Glennon Doyle on why teen girls don’t think for themselves

girls in a field making heart gestures with their arms

By Glennon Doyle

My seventeen-year-old son, Chase, and his friends are in the family room watching a movie. I’ve been trying to leave them alone, but it’s hard for me. I understand that most teenagers think their moms are uncool, but I am certain I’m the exception.

I stand at the door and peek inside. The boys are draped all over the couch. The girls have arranged themselves in tiny, tidy roly-poly piles on the floor. My young daughters are perched at the feet of the older girls, quietly worshipping.

My son looks over at me and half smiles. “Hi, Mom.”

I need an excuse to be there, so I ask, “Anybody hungry?”

What comes next seems to unfold in slow motion.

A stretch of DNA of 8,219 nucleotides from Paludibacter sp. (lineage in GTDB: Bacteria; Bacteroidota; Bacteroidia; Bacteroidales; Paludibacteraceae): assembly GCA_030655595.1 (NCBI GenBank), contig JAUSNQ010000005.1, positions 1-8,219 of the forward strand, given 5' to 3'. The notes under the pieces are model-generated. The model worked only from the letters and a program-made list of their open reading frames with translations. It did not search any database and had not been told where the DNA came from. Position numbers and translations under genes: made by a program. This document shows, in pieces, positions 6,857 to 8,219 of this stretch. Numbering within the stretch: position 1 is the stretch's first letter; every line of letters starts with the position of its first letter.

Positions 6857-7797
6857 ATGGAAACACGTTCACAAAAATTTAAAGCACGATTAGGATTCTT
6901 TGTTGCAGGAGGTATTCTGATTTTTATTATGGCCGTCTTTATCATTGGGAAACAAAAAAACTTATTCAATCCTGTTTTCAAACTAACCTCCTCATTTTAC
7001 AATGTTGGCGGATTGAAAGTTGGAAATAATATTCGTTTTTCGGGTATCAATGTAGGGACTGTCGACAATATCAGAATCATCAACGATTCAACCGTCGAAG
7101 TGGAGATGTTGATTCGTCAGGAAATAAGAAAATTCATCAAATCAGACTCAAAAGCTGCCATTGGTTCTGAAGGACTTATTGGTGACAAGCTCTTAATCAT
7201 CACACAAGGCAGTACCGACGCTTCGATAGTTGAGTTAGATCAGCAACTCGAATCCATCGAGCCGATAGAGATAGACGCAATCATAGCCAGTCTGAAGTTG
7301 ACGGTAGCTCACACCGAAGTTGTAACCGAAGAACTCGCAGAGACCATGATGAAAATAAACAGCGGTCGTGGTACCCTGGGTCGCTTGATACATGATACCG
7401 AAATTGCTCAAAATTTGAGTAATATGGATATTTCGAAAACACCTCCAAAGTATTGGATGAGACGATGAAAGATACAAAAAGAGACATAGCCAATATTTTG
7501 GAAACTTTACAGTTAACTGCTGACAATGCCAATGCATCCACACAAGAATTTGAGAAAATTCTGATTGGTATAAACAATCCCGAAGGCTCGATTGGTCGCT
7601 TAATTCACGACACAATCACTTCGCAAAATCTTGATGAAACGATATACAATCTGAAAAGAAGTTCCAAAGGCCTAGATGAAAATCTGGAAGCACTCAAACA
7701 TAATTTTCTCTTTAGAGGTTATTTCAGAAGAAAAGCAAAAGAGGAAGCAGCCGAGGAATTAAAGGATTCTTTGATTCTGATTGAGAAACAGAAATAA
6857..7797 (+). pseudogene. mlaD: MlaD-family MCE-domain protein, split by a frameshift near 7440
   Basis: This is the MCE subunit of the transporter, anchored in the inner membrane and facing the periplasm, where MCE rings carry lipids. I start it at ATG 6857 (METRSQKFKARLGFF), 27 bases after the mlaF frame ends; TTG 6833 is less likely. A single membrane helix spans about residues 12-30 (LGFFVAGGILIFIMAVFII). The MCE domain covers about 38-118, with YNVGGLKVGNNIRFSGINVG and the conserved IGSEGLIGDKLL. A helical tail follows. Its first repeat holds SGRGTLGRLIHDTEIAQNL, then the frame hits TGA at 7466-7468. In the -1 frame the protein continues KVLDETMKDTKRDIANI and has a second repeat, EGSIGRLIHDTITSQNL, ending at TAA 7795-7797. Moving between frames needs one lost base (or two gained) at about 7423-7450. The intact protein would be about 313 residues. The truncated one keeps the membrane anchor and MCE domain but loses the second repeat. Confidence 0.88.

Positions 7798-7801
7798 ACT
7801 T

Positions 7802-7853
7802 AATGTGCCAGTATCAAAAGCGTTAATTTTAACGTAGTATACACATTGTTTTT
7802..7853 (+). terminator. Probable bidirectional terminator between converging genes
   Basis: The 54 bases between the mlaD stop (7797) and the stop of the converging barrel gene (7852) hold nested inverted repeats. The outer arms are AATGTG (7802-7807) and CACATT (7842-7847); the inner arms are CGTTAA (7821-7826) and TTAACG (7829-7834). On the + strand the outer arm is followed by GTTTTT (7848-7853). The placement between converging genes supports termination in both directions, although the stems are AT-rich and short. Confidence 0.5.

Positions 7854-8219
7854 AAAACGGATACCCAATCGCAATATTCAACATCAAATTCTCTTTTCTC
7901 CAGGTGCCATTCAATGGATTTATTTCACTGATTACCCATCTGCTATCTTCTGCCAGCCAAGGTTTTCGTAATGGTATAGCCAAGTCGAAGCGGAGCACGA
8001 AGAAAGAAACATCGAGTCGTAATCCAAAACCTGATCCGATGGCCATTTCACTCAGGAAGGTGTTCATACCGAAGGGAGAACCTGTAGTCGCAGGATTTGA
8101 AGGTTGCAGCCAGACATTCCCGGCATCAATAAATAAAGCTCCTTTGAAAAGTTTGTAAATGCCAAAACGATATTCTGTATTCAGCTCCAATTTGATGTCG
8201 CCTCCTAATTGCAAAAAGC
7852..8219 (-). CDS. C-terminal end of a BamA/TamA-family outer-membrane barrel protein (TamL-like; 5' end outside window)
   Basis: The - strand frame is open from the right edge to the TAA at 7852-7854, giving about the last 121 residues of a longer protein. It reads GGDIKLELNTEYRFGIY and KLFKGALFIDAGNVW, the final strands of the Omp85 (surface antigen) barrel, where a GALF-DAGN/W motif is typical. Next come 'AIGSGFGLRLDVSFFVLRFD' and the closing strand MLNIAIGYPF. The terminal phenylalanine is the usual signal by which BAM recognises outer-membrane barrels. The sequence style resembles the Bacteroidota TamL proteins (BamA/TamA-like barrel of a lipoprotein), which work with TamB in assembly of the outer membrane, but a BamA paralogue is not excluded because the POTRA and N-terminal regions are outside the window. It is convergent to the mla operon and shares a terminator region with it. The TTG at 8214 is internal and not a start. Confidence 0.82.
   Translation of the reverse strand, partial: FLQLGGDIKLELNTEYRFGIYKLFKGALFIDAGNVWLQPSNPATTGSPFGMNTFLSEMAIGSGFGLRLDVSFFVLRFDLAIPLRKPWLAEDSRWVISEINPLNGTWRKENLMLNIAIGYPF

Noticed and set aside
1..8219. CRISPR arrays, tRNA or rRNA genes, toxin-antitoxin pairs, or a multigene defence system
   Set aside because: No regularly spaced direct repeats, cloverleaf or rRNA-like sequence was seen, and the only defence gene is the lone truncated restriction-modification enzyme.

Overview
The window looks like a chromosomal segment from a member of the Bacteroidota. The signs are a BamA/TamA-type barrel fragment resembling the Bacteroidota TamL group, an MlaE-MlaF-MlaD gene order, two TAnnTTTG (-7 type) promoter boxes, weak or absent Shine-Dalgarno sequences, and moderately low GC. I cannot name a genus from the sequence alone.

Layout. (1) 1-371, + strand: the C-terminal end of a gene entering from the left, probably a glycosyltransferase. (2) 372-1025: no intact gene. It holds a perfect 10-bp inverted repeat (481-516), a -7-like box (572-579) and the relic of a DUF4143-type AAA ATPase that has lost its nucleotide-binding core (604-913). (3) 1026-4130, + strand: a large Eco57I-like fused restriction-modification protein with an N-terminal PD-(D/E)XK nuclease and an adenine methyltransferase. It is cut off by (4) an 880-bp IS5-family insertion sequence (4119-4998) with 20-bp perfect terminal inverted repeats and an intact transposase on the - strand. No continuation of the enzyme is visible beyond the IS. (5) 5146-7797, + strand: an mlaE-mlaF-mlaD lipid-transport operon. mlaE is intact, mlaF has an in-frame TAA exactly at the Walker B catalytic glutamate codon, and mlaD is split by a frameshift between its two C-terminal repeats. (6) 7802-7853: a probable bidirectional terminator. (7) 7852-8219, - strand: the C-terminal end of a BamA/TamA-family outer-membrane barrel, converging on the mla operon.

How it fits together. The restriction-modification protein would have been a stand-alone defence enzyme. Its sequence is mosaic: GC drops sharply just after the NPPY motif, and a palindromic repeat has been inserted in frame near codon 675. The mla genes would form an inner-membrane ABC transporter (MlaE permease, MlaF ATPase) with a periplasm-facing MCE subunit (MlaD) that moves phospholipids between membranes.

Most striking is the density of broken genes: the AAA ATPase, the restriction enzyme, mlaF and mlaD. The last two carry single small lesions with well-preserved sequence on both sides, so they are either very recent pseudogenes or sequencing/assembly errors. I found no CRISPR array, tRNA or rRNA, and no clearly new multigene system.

Every single boy keeps his eyes on the TV and says, “YES!”

The girls are silent at first. Then each girl diverts her eyes from the television screen and scans the faces of the other girls. Each looks to a friend’s face to discover if she herself is hungry. Some kind of telepathy is happening among them. They are polling. They are researching. They are gathering consensus, permission, or denial.

Somehow the collective silently appoints a French-braided, freckle-nosed spokesgirl.

She looks away from the faces of her friends and over at me. She smiles politely and says, “We’re fine, thank you.”

The boys looked inside themselves. The girls looked outside themselves.

We forgot how to know when we learned how to please.

This is why we live hungry.

book cover of Glennon Doyle's Untamed

Glennon Doyle is a social activist, speaker, and best-selling author of Love Warrior, and Carry On, Warrior. She is the founder of Together Rising. Untamed is out now, published by Vermilion, RRP £14.99,

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